Truth compels us to assert our conviction of the superior wholesomeness of bread made in our own homes - Eliza Acton

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Wednesday 28th February

Recently I've been making a lot of soups and stews - things that I can make a large batch, or a couple of different batches, of on a day when I have some spare time, and which will then sit happily in the fridge until the day (which is never far off) when I don't. One night last week I had two different soups bubbling away at the same time as whatever we were going to eat that day. This one was new and a bit pot-luck: it was the feta I really wanted, so I made the soup almost as a canvas for it - not completely blank, but plain in a good, homespun way. I like the way it worked.

Potato and feta soup

Soften a chopped onion in olive oil. Add half a teaspoon of cumin, chilli flakes, and two large pototoes chopped into rough chunks. Stir and soften for a couple of minutes. Add 700ml or so of vegetable stock. Bring to the boil, simmer for twenty minutes or until the potato is soft. Add half a tin of rinsed chickpeas. Just before serving, add black pepper and 60g crumbled feta. Serves two.


Saturday 24th February


This was entirely accidental. I'd hardly thought about what kind of pie to make for this month's Waiter, There's Something in my Pie! before hostess Jeanne of Cook Sister! fame, and Xochitl (who Cooks) came round with their respective spouses last weekend to taste the wines we'd shortlisted for our wedding reception. So as not to spoil the surprise for any of our guests, let's just say we were very impressed with the wines from St John's list, and found some spot-on matches to my very approximate attempt at St John's menu. Of course conversation touched on the latest must-do event, and we ran over the rules again: a covered pie, whether the cover be pastry, polenta, potato or pizza crust.

Put it down to the seven bottles (divide by seven people and seven hours and it doesn't sound so bad), but when the next day I came to throw the leftovers together with store cupboard ingredients to make a quick supper, the connection never entered my mind: until the husband-to-be, when called to the table, walked into the kitchen and exclaimed "Pie!" Bingo. Yes, if fish pie is pie and shepherd's pie is pie, then this is too. It's simpler than either but by using leftovers and pre-cooked ingredients, you get fantastic strength of flavour with no extra effort.

Mackerel and shallot pie

Leftover roasted shallots, about ten to twelve, peeled and roughly chopped. You could roast them freshly for this, but it takes about 45 minutes.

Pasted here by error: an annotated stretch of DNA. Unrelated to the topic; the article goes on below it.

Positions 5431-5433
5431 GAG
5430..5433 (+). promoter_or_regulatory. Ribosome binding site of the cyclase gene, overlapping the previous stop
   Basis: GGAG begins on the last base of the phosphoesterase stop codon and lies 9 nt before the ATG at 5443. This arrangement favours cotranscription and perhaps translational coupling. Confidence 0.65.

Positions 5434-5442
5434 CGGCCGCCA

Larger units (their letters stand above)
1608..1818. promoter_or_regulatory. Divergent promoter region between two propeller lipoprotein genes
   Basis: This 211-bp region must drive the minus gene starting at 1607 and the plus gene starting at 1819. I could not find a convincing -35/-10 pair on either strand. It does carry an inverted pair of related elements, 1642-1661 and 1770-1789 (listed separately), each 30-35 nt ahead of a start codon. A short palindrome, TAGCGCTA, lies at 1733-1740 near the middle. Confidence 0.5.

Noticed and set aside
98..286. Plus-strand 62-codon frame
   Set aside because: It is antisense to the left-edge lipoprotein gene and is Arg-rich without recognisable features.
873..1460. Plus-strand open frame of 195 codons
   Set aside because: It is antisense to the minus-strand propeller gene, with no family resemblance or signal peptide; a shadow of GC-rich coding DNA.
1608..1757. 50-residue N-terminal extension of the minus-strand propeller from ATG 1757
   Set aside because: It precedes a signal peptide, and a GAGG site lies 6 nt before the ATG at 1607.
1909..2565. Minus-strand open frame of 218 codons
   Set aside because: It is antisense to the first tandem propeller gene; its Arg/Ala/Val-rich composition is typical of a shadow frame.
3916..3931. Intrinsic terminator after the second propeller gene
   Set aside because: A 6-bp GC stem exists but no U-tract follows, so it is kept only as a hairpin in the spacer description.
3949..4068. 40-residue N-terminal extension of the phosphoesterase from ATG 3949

One packet, about 200g, smoked mackerel.
Leftover boiled potatoes, probably the equivalent of two large potatoes - again, you could boil them now, if you're that excited about making pie. Give them 15 minutes in boiling salted water.
Large tablespoon crème fraîche
10g butter

Break up fish and mix with shallots over the base of an ovenproof dish. Mash potatoes with crème fraîche and spread over fish. Dot top with butter and bake for 40 minutes until piping hot.



Thursday 22nd February


You don't need an awful lot of free time to make a flapjack. And the gratitude of your colleagues is directly proportional to your mutual over-workedness.

Chocolate flapjacks

200g oats
140g butter
50g brown sugar
5tbs golden syrup
150g hazelnuts
85g dark chocolate

Makes enough for a 23cm square tin, or 16 small square flapjacks.

Melt the butter, sugar and syrup together. Stir in the oats and press into the pre-lined tin. Scatter nuts and chunks of chocolate over the top. Bake for 30 minutes at 180C. Allow to cool completely before cutting up.


Friday 2nd February


It was great to see such a huge response to the Waiter There's Something In My Stew thing and fun to spot the clusters. I certainly wasn't the only person to take a North African bearing. Even more interesting and useful were the many variations on goulash: Hungarian from Dinner For One, traditional Austrian from The Passionate Cook and even vegetarian, from Chili & Vanilia. For some reason I rarely think of goulash when I'm planning stew - unless it's snowing. Yes, rather odd, but the two are strongly linked in my culinary mind. Now, of course, snow is not that frequent an occurence in London these days - the picture was taken from our back window a couple of weeks ago but the snow was gone again within 24 hours and since then spring is definitely showing signs of being on the way. So between the changeability of the weather and my own inflexibility, I'm rather out of practice with the old goulash and the inevitable snowy day attempt (falling just before WTSIM...) came out, erm, wrong, for my taste at least. The searing heat of the Hungarian pepper paste (received in my last-but-one EBBP parcel) hit me just after I'd added a huge dollop to the pot, and no amount of sweet paprika, plain potatoes or sour cream could take the edge off. But Gerda, Johanna and Zsofi's careful and authentic recipes are all now bookmarked: the kind of preparation that could almost make me wish for another turn in the weather...